2013 was a great year for the team setting new records again in the Oceania Contests and CQWW contests in both CW and SSB modes. The team keeps improving by constantly fine tuning antennas and equipment along with better strategy planning before and after each contest. We know what works for each contest and the a team debriefing after each contest brings out new ideas to improve our performance the next time around. Improving our error each contest is a high priority for us as one simple callsign copy error can cost us dearly. The CQ Contest computers are unforgiving!
Our goal from the beginning is to have a fun weekend each contest and improve our operating skills. We do set target totals and discuss strategies and how to achieve them before each contest. New multipliers get a ding on an old school bell to spur us on while a progress chart on the old refrigerator door shows how we are doing compared to the previous year. Incentives help. Team members are specialists in antennas, computer networking, propagation strategy and log checking after the contest. The East Coast Contesters ZM4T team are looking forward to the next season in 2014. Our website at www.zm4t.com maintained by Gary ZL2IFB tells the story of our individual contests.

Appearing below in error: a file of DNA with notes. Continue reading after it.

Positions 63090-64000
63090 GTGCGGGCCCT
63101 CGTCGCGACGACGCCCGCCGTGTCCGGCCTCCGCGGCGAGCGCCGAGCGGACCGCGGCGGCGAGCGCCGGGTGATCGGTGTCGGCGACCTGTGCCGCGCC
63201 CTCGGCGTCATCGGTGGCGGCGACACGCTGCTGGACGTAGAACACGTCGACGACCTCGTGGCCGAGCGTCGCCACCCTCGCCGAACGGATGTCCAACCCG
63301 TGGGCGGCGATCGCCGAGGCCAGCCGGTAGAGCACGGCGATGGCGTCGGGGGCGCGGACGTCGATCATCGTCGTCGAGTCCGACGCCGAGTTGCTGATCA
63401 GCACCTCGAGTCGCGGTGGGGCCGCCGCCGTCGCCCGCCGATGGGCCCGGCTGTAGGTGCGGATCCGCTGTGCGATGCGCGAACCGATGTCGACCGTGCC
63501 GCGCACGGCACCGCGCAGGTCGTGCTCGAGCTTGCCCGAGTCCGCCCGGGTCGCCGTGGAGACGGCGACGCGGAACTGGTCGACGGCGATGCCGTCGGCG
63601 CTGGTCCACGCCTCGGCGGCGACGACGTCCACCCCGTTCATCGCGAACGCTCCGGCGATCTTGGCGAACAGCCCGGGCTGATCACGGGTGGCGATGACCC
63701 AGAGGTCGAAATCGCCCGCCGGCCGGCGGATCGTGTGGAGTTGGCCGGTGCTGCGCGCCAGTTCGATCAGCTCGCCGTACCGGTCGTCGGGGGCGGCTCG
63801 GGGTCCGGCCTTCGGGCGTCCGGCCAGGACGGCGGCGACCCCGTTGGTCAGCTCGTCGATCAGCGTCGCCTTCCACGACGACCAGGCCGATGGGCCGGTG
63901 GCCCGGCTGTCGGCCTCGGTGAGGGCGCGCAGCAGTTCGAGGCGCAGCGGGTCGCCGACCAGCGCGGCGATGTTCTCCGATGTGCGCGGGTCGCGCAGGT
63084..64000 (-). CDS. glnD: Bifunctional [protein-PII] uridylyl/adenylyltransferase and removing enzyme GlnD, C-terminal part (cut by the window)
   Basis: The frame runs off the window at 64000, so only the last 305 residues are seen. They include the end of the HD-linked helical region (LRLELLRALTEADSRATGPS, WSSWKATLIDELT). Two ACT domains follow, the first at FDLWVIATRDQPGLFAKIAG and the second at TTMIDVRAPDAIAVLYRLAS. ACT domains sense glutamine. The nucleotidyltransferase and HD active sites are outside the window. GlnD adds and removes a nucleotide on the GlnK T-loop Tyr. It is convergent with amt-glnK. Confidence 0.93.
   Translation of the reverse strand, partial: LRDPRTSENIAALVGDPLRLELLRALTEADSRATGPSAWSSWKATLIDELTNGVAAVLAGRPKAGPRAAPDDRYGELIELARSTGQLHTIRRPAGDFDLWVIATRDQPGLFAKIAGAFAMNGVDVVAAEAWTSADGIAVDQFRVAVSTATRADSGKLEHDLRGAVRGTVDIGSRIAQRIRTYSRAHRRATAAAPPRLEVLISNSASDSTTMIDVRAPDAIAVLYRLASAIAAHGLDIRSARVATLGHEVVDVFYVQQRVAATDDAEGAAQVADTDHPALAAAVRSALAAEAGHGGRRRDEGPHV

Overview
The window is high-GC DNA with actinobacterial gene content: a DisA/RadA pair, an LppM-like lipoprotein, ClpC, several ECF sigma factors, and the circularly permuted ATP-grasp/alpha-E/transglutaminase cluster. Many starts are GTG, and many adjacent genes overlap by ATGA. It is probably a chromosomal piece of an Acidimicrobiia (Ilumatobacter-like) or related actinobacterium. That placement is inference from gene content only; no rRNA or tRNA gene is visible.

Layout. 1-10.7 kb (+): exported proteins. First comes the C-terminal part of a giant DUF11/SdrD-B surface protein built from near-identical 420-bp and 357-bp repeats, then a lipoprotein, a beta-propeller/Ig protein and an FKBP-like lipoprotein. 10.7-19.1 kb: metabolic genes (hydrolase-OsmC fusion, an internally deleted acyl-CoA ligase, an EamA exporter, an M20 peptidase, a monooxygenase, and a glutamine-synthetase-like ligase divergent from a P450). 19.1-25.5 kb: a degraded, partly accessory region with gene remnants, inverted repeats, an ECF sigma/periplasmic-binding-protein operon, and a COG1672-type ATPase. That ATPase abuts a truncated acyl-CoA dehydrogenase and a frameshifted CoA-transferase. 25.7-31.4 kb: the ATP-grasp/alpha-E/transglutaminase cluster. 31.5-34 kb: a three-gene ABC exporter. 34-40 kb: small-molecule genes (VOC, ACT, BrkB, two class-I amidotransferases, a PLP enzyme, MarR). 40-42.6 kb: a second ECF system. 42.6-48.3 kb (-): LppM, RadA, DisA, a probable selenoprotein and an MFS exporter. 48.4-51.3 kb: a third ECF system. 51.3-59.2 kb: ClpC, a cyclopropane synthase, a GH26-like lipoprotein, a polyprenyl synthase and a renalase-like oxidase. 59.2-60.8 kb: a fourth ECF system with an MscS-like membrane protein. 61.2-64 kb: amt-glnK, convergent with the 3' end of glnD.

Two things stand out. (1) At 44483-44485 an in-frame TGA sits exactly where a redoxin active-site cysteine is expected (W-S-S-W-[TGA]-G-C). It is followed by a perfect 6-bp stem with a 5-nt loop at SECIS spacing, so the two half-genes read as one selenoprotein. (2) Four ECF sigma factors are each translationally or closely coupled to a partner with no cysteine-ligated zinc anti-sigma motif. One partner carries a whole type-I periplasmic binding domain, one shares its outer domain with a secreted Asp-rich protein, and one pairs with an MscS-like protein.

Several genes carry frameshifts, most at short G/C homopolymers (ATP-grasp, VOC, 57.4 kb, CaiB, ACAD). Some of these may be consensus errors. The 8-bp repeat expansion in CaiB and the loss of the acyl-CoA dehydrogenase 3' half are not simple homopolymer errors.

Lee ZL2AL, Stan ZL2ST, Gary ZL2IFB, Mike ZL2CC, Michael ZL2MY, Holger ZL3IO, Wayne ZL2WG, Peter ZL2LF, John ZL1BYZ, Phil ZL2RVW. The team is indebted to Morrie, ZL2AO, Chris ZL2DX for their logistics help and to Jim and his wife Phips who allow us to have our antennas on their property and use their premises on contest weekends.
Amateur radio should be fun and it should be challenging. A contesting team is a fantastic way to bond with other hams and achieve lasting friendships while improving personal operating skills. I cannot think of any ham radio activity more rewarding than a group of guys getting away to play radio for a weekend.
73, Lee ZL2AL